This month we summarise the main changes to employment law taking effect in April. We also highlight some changes that were originally scheduled to come into force, but have been put on hold by the Government.
Q: What are the changes to maternity and paternity leave?
A: The Regulations bringing in new additional paternity leave actually came into force last year in April 2010, but practically came into effect this April, as it only applies to babies due on or after 3 April 2011. The changes can be summarised as follows.
The right to additional paternity leave and pay will be available to parents of babies due on or after 3 April 2011 and to adoptive parents who are notified that they have been matched with a child for adoption on or after that date.
The Regulations have been devised to provide greater flexibility in how parents use maternity and paternity provisions. In short, additional paternity leave and pay will enable eligible fathers to take up to 26 weeks additional paternity leave.
The leave may be paid if taken during the mother or partner’s statutory maternity pay period, maternity allowance period or statutory adoption pay period. Leave taken after this period has ended would be unpaid. This new provision is aimed at providing parents with more choice and flexibility in child care responsibilities and a more equitable sharing of leave entitlements.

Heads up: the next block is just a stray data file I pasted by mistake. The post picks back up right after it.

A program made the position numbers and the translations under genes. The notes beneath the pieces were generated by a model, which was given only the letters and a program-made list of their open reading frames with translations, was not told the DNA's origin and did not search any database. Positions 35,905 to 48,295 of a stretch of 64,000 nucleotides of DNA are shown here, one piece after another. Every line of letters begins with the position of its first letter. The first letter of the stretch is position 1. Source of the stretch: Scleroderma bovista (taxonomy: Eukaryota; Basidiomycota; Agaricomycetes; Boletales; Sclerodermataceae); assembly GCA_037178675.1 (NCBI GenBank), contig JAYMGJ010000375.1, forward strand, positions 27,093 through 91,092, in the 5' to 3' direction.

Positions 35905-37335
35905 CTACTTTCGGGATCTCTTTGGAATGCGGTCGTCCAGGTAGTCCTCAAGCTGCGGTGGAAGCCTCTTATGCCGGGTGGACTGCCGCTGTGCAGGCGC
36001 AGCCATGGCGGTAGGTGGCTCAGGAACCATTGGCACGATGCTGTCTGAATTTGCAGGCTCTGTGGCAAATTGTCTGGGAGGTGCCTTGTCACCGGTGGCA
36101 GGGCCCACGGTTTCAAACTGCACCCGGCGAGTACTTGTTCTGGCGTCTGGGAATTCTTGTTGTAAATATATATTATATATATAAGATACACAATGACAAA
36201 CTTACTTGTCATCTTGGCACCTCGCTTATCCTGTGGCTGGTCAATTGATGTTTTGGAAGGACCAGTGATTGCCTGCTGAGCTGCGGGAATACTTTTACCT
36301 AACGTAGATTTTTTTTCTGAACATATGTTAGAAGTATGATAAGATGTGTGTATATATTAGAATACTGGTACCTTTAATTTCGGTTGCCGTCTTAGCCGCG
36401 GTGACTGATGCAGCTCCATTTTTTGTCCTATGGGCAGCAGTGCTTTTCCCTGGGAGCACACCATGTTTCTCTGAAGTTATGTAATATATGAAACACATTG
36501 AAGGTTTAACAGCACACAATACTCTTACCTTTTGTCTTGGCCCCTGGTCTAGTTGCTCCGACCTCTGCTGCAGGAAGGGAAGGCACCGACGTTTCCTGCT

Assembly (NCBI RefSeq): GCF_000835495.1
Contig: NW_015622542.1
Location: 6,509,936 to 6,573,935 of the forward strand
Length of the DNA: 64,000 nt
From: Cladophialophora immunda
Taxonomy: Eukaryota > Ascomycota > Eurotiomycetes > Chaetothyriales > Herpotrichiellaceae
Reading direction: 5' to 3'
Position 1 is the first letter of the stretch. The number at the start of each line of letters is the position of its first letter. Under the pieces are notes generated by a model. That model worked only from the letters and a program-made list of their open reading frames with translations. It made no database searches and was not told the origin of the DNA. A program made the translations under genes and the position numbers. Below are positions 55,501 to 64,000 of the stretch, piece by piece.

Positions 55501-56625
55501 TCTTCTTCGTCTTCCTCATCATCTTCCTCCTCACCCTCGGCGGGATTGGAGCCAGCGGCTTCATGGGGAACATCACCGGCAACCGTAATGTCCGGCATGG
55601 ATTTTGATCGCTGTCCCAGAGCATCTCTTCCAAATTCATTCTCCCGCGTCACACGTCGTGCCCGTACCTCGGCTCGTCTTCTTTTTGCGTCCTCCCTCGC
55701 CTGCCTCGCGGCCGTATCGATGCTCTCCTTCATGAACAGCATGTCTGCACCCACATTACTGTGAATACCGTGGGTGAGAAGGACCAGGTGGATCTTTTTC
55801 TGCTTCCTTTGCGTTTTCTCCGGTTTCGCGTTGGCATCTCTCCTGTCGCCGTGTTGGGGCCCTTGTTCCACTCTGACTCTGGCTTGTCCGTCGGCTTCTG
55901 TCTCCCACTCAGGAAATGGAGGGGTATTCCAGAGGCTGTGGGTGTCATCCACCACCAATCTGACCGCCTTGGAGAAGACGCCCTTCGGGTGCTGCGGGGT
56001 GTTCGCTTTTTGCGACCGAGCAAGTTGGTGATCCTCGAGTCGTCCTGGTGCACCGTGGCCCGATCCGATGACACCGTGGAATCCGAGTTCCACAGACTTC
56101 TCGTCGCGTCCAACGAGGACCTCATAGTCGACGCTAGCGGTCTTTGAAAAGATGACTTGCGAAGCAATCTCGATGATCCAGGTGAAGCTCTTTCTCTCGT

Q: What is happening to the retirement provisions that came into force following the Age Discrimination legislation in 2006?
A: The default retirement age of 65 is being abolished on 1 October 2011 and transitional arrangements commenced on 1 April. The retirement procedure that employers could follow to lawfully retire employees that had reached the age of 65 is being removed as well. Full details were provided in our last newsletter’s Q&A which can be accessed from our website.
Q: I hear there has been a change in discrimination legislation, whereby employers can take ‘positive action’ in recruiting disadvantaged people?
A: Yes, provisions relating to positive action in recruitment were implemented on 6 April. These are a range of positive measures that organisations can use where there are employees with ‘protected characteristics’ who:
May be exposed to a disadvantage because of these protected characteristics;
Have a particular need because of their protected characteristic; or
Are disproportionately under-represented in a particular activity because of their protected characteristic.
In these cases positive action can be used to overcome the disadvantage, need or under-representation. Positive action is entirely voluntary and there is no requirement for an employer to use either the general provisions or those relating to recruitment and promotion. The latter can be used where an employer reasonably thinks that people with a protected characteristic are under-represented in their workforce or suffer a disadvantage connected to that protected characteristic. In practice it will allow an employer faced with making a choice between two or more candidates who are of equal merit to take into consideration whether one is from a group that is disproportionately under-represented or otherwise disadvantaged within the workforce. It is important to note that this kind of positive action is only allowed where it is a proportionate way of addressing the under-representation or disadvantage. ‘Protected characteristics’ mean characteristics emanating from the various discrimination laws, namely: age, disability, gender reassignment, marriage and civil partnership, pregnancy and maternity, race, religion or belief, sex or sexual orientation .